Drake vs. the Beatles? Time to retire rap vs. rock cliché

CNN/Stylemagazine.com Newswire | 7/16/2018, 1:17 p.m.
Rapper Drake became the first artist to chart seven simultaneous Billboard Top 10 singles last week, besting the Beatles' record ...
Drake

By Jennifer Lynn Stoever

(CNN) -- Rapper Drake became the first artist to chart seven simultaneous Billboard Top 10 singles last week, besting the Beatles' record of five in 1964. In today's fractured media landscape, Drake's ability to get so many people bopping to "Nice For What," "Nonstop," "God's Plan," "In My Feelings," "I'm Upset," "Emotionless" and "Don't Matter To Me" deserves a tip of the hat, whether you rep Team Drizzy or not.

However, media "props" for Drake's feat have been restrained, with most coverage ultimately focused on the Fab Four. USA Today called the Beatles' record "historic," while The Wrap characterized Drake's accomplishment as invasion: "Drake has not only entered Beatles territory -- he's eclipsed it." Rolling Stone delegitimized Drake's success as "a display of commercial dominance so emphatic, it's almost cruel."

But, c'est la vie, right? Pop charts change, formats shift, even seemingly untouchable records fall. But why are the Beatles so sacred that their Top 5 record remains "historic" (though broken), while Drake's accomplishment represents "cruel" dominance? Where's this Drake hateration really coming from?

Perhaps it stems from the fact that Drake has legions of "female fans," a designation that has frustratingly been used throughout US music history as a sexist dis to signal an artist's lack of seriousness -- boy bands, girl groups, and bubble gum music, anyone? - -or a homophobic insult leveled at a performer's masculinity.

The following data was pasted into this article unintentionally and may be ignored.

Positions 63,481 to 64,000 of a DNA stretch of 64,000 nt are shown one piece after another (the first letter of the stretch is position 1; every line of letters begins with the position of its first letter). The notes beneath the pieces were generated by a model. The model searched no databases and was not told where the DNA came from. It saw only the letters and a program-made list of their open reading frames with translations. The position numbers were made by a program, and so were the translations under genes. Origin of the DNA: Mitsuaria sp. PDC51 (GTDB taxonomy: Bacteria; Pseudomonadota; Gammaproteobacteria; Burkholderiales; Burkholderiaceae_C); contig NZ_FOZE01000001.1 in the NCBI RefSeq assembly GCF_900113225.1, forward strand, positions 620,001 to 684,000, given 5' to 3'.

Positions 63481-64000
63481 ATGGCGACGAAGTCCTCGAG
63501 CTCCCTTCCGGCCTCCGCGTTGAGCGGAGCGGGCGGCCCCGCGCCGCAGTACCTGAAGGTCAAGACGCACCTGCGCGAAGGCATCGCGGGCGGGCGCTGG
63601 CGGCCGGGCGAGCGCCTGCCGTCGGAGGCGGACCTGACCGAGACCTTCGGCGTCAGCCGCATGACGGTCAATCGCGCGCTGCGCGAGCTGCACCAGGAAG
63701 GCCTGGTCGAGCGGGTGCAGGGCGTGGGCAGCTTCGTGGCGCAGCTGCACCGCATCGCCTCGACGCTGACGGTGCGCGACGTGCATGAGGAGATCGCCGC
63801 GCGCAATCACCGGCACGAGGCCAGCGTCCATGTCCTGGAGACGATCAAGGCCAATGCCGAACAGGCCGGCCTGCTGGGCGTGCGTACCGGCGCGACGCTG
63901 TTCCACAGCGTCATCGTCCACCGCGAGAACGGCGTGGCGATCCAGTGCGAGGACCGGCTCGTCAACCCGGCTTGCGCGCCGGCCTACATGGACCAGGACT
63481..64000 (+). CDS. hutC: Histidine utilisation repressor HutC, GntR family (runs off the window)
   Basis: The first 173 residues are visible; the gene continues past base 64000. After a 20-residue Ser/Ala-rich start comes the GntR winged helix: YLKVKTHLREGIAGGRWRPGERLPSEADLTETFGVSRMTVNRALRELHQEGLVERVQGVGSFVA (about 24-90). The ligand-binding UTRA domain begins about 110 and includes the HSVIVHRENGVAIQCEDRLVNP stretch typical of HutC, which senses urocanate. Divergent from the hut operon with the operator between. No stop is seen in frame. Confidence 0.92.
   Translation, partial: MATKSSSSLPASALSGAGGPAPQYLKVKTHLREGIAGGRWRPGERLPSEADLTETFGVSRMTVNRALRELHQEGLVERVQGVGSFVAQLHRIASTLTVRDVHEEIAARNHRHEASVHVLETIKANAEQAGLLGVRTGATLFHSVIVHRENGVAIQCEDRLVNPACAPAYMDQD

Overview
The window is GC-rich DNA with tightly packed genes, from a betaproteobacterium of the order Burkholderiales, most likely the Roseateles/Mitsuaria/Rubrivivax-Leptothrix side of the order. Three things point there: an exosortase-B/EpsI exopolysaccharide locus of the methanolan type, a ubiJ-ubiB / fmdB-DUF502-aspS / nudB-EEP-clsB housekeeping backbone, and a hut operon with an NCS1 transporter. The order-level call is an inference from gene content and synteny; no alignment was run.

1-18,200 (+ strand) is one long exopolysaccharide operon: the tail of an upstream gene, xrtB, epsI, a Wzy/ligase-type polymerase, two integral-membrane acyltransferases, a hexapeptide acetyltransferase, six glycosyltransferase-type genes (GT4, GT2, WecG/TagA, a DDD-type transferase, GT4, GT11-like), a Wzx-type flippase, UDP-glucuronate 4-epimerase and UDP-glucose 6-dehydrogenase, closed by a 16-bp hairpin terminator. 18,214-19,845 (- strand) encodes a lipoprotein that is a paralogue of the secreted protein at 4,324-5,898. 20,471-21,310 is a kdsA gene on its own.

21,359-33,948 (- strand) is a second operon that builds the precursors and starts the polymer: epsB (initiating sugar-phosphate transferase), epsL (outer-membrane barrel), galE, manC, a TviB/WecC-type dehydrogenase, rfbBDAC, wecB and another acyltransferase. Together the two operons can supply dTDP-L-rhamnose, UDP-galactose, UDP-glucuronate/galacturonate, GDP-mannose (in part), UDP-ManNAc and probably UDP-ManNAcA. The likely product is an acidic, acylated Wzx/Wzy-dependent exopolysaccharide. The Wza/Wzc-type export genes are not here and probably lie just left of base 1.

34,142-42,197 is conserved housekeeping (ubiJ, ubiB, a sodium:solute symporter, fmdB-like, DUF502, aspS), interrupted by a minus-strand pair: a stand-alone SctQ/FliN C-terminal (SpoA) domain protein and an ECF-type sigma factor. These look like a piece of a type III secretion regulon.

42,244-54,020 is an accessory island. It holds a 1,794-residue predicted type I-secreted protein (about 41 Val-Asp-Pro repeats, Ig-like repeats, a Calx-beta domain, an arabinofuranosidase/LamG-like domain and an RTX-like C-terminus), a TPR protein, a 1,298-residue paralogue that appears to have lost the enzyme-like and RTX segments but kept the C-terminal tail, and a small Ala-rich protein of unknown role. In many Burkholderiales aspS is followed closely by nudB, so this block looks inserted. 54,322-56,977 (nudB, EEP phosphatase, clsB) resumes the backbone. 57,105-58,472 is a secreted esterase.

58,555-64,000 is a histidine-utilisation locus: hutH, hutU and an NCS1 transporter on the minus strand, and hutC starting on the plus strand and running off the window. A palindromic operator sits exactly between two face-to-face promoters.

When influential DJ Funkmaster Flex of New York's Hot 97 got involved in some beef with Drake in 2016, for example, Flex taunted Drake on air: "Seventy percent of your fans wear high heels. The other 30% are guys who wear sandals. I'm not concerned about you, bro." It's no coincidence that just a few days after the "6 God" hit that Top 7, Twitter erupted with photos and videos of women chasing Drake around a video shoot in London, screaming and crying like it was, well, A Hard Day's Night in 1964.

Beyond the gender issue, by pitting "Nice for What" against "Can't Buy Me Love," are we rehearsing that tired conversation: rap vs. rock, beats vs. guitars, is rock dead (again) and did hip-hop kill it?

Both are well-worn paths to what's really at stake: the way American culture cultivates racial and gender hierarchies through music. Media shade over Drake's record has little to do with quality and much to do with the intersection of gender and what I call the sonic color line.

The desire to describe certain sounds as "black" or "white" -- or to hear them as "opposing" one another -- is a product of culture. These listening habits establish racial difference: that "sonic color line." Even though this process has a very long cultural history, our ears are trained to hear this as just the way things "naturally" are.

Coming this year, during the United States' most openly racist period since 1964, Drake "smashing" the Beatles' record carries racial symbolism. After all, the Beatles set their record just four months shy of the 1964 signing of the Civil Rights Act, a radical milestone whose results -- and immense backlash -- are still unfolding.